The ALICE Experience: Understanding Financial Hardship
Over 40% of families in Erie County are stuck in a cycle of financial hardship. Many, if not most of these families are considered part of the ALICE population, ALICE stands for Asset Limited Income Constrained Employed. This simply means that those that fit in the ALICE category are living above the federal poverty level but are still struggling to make ends meet – and they are often only one unexpected medical bill or car repair away from a financial crisis.
Knowing that the ALICE population makes up such a large part of our community frames the work that we do here at United Way of Buffalo & Erie County. So while a big part of what we do is making investments in programs and creating programs to meet the needs of ALICE families in Erie County, it is also essential that we educate community members about financial hardship and the effect it has on their neighbors.
The ALICE Experience is a financial hardship simulation. Participants break into small groups where they are assigned the role of a fictional ALICE family and then are given 9 minutes to create a family budget. Every budget is required to include everyday things like food, transportation, medical expenses, housing, technology and even savings. While we can’t really simulate the ALICE experience for those who participate, we can create scarcity. All types of scarcity have the same effect on the brain, whether that be a scarcity of monetary resources or time. By imposing the 9-minute time limit we create a scarcity of time that forces participants to make quick decisions with the limited information and resources they have immediately available to them, which is the same thing that ALICE families are forced to do every day. While participants are crafting budgets for their families, we sometimes simulate a real-life situation that will disrupt the budgeting process in the form of an unexpected car repair or medical bill that forces participants to divert income to that emergency that they would have otherwise used for their everyday needs or savings. This emergency is usually introduced with only one or two minutes left in the budgeting process to force participants to make decisions on the fly of where they will pull money from to cover the unexpected expense, the same way that those living in financial hardship are forced to make snap decisions about where to get money to cover financial emergencies. Immediately following the budgeting process we ask participants to share what they are feeling, most often participants admit to feeling anxious, depressed, frustrated, sad, tired or depressed.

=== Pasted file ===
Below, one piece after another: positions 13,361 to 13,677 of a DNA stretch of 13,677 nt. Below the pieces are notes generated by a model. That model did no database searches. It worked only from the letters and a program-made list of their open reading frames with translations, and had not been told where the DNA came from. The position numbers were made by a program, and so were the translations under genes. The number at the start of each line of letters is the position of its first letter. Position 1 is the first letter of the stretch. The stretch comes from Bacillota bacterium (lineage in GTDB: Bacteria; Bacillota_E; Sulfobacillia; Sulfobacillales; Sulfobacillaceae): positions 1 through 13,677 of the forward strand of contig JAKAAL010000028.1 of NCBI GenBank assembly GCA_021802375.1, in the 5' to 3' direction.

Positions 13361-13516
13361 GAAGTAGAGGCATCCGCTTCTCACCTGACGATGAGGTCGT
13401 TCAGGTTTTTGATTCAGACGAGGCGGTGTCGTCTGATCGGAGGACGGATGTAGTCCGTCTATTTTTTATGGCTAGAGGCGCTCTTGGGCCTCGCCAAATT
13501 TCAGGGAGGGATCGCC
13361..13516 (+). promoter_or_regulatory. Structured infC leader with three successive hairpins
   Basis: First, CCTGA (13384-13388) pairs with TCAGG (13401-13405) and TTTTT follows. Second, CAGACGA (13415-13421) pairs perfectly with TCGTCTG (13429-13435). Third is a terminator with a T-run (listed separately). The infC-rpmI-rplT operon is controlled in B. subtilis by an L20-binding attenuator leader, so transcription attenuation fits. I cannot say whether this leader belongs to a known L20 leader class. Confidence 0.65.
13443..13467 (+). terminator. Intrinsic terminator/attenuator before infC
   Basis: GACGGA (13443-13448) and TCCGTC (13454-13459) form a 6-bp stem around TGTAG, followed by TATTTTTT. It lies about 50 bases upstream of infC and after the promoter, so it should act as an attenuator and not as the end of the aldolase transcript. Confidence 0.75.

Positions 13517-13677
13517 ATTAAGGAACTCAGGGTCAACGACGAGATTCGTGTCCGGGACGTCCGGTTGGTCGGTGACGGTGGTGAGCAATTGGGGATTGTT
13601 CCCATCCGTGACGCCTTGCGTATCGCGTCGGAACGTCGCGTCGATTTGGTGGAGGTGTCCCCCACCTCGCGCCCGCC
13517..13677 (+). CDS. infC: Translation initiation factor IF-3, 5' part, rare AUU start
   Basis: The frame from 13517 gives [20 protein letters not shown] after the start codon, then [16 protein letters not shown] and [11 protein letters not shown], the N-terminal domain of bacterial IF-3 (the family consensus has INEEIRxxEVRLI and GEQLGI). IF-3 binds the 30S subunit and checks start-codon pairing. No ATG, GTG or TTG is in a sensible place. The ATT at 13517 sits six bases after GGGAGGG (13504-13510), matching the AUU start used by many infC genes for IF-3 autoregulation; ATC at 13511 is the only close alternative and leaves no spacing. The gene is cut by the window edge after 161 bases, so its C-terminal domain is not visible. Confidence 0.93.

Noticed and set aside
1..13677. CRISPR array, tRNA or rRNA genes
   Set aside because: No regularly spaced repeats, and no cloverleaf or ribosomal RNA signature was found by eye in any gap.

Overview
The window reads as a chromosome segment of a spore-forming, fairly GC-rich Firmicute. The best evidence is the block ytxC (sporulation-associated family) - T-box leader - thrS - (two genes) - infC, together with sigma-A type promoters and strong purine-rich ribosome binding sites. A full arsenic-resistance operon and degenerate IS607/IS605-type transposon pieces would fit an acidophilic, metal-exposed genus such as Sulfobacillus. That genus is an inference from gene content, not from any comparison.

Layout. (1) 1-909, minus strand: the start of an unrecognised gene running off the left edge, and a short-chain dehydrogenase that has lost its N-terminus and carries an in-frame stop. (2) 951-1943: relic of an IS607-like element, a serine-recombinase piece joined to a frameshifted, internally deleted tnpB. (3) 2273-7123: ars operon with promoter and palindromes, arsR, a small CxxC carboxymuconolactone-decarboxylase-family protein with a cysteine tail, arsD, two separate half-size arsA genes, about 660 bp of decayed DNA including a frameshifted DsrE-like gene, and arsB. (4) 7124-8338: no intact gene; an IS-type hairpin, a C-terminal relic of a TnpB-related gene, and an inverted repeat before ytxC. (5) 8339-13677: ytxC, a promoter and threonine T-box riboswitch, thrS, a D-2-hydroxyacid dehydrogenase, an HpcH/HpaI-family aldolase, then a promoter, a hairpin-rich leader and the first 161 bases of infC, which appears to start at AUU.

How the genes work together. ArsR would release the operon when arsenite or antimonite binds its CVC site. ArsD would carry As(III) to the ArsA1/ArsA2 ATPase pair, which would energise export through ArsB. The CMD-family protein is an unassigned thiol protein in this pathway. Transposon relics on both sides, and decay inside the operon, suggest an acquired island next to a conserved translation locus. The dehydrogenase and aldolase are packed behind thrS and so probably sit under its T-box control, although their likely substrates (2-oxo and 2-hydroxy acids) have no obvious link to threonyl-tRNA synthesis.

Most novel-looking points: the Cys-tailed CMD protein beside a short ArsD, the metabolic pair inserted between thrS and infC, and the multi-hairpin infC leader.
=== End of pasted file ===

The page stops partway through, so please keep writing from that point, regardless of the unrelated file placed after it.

Even though participants are only given 9 minutes for the budgeting process, the entire ALICE experience takes about an hour and a half. Much of this time is spent debriefing with each group about what decisions they made and why. This helps identify pressure points in their budget. For instance, if they only put the minimum into child care expenses, what does that mean for the long-term education of their children? Will they be kindergarten ready if they aren’t able to access child care? Or if they decided to take public transportation, what effect does that have on their daily commute? Is there even public transportation where the family lives, etc.? After having that discussion, we share data on our local ALICE families. We also talk about the benefits cliff and why a ten-cent-an-hour raise can hurt a family, and discuss why this is happening. We discuss the median income for retail and hospitality workers since that makes up a large portion of our local job market, we discuss rising housing costs and what it means to be housing-burdened, limited access to public transportation and a variety of other community factors that impact the daily lives of our neighbors.
While the core components of the ALICE Experience workshop are the same from group to group (same families, same amount of money, same budget categories) the end result is always unique. This is due in part to the lived experiences of the participants. A group of lawyers is likely to have a different perspective than a group of college freshmen or a group of social workers. But it also has a lot to do with where each participant puts value in their own life. One participant may put a premium on ensuring their children have access to the early educational opportunities available in a traditional child care setting. Another participant may think that access to technology is critical for their family. The ALICE Experience is a great way to help people understand the lived experience of low to moderate-income families, and it can also help participants understand why some of their clients or patients behave and respond the way they do. For example, it can help doctors understand why their patients aren’t following instructions or are waiting until they are extremely sick before seeking treatment. With social workers or those who work with children, the conversation often revolves around how living in a state of constant scarcity changes the way a child’s brain develops.
At the end of the day, the ALICE Experience is just a taste of what it is like for families who are scraping by. It highlights for participants some of the ingenuity demonstrated by those living with financial hardship and helps those who have never experienced it to understand some of the impossible choices that ALICE families face.